A definitive molecular diagnosis for every patient in our cohort is provided in Table 2. In silico analysis of the novel missense variants was carried out using PolyPhen-2 and SIFT.

A total of 7 male patients (P1, P2, P3, P4, P5, P6, and P9) belonging to 6 families were diagnosed with OTCD. Molecular analysis revealed 6 different hemizygotes, all of which were inherited from their mother (Table 2). The reported variant, c.626C>T (p.A209V), was identified in two siblings (P5 and P6). The novel variant, c.176T>C (p.L59P), occurred with an amino acid change from a nonpolar amino acid of leucine (L) to another nonpolar amino acid of proline (P). It was found in a male (P3) presenting with irritability, seizure, and coma at the age of 2 days after birth, and the same one was documented in his mother. It was predicted to be “tolerated” by SIFT and “probably damaging” by PolyPhen-2 (Figure 1(a)). The conservation analysis showed that the wild-type residue—Leu—is not conserved at this position (Figure 2(a)). In addition, the OTC protein was built based on a homologous structure using HOPE. The structure (Figure 3(a)) revealed that the mutated residue—pro—disrupted an α-helix [23], at the N-terminal end of which the Ser-Thr-Arg-Thr-Arg motif is located and thereby might affect the function of the protein. Since the typical phenotypes of this patient appropriately matched the disorder, this novel variant was considered to be disease-causing. For the other four disease-causing mutations, we found that two variants, c.119G>A (p.R40H) (P1) and c.803T>C (p.M268T) (P4), which were reported to associate with late-onset presentations allied to neonatal-onset patients in this study, while c.583G>A (p.G195R) (P9) and c.540G>C (p.Q180H) were carried by two males with severe neonatal presentations, consistent with that reported in a previous study.

In this study, our NGS assays reported two patients (P7 and P8) carrying two compound heterozygous variants of c.2162G>A (p.R721Q)/c.2938G>A (p.G980S) and c.3734T>A (p.L1245H)/c.3784C>T (p.R1262) in the CPS1 gene, individually. Two missense variants (c.2938G>A, p.G980S and c.3734T>A, p.L1245H) were novel. We analyzed their pathogenicity. Both of them were predicted to be “damaging” and “probably damaging” by SIFT and PolyPhen-2, respectively (Figures 1(b) and 1(c)). The conservation analyses showed that both sites were highly conservative in different species (Figures 2(b) and 2(c)). Furthermore, the CPS1 protein crystallographic structure of both variants revealed that the mutant residues might disturb the core structure of the carbamoylphosphate synthase domain, leading to the abolishment of the protein function (Figures 3(b) and 3(c)).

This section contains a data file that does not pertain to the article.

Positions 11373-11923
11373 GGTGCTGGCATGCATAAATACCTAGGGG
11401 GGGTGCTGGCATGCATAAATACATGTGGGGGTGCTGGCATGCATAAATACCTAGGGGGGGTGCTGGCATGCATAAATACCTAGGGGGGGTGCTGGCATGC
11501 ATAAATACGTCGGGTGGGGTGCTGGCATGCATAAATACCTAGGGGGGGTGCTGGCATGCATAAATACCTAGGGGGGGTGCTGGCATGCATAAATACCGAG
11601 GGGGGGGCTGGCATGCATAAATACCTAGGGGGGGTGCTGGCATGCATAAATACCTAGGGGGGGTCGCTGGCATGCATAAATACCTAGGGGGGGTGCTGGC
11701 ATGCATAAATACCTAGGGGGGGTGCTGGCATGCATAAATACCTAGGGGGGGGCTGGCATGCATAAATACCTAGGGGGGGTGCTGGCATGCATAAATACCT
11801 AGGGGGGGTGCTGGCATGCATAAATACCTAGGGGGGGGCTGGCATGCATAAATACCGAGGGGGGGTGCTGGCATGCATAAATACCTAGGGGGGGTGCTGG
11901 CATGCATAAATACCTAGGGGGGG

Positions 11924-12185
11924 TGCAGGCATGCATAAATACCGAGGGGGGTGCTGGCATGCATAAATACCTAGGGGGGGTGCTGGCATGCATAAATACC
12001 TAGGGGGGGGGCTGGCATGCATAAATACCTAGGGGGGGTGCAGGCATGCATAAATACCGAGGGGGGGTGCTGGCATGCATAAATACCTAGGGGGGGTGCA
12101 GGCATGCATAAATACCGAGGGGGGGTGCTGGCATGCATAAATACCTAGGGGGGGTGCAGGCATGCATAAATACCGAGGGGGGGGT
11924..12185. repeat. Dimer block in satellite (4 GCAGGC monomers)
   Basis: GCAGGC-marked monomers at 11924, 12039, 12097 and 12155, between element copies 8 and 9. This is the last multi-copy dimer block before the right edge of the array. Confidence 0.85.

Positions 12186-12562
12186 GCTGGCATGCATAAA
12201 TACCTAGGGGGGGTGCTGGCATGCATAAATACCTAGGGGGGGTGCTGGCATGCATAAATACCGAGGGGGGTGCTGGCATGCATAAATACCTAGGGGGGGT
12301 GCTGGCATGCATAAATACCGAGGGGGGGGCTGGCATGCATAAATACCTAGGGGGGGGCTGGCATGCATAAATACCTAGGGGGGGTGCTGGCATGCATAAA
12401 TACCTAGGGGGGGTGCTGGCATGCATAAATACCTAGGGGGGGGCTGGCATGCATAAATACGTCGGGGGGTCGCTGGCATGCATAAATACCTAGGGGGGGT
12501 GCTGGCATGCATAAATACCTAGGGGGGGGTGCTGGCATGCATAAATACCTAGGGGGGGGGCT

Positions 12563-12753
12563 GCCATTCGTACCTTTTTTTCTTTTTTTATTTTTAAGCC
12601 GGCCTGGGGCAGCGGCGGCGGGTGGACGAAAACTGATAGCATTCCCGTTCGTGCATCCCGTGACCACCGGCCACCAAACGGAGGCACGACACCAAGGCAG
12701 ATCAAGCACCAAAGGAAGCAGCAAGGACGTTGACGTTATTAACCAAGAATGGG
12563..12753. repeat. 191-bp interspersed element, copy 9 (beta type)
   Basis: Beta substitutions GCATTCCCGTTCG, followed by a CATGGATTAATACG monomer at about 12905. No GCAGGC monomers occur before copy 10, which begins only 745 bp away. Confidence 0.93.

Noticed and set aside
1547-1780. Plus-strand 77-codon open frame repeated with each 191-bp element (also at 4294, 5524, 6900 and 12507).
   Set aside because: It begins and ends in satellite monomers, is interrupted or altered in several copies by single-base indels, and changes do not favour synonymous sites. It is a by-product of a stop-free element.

3.4. 180-Day Outcomes in Patients with Neonatal-Onset UCDs

During a 180-day follow-up interval, four patients (P1, P2, P4, and P8) in our cohort survived the neonatal period. At the end of the 6 months of age, 2 of the initially surviving patients (P1 and P2) died (Table 1).

3.4.1. Survival and Coma at Admission

There were 4 episodes (P1, the first episode in P2, P7, and P8) of hyperammonemia without coma at the time of admission, and coma was also absent at the time of discharge in majority of them (P1, P2, and P7) (75.00%, 3/4). But three of them (P1, P2, and P8) died before 6 months of age (75.00%, 3/4). However, we found that the patients (the second episode in P2, P3, P4, P5, P6, and P9) were comatose at admission and no coma was present at the time of discharge in only one of them (P4). Five (P2, P3, P5, P6, and P9) died (83.33%, 5/6), all diagnosed with OTCD (Tables 1 and 2. Our results indicated that there were no significant differences in the survival rate for hyperammonemic episodes among neonates who were comatose at admission or not ().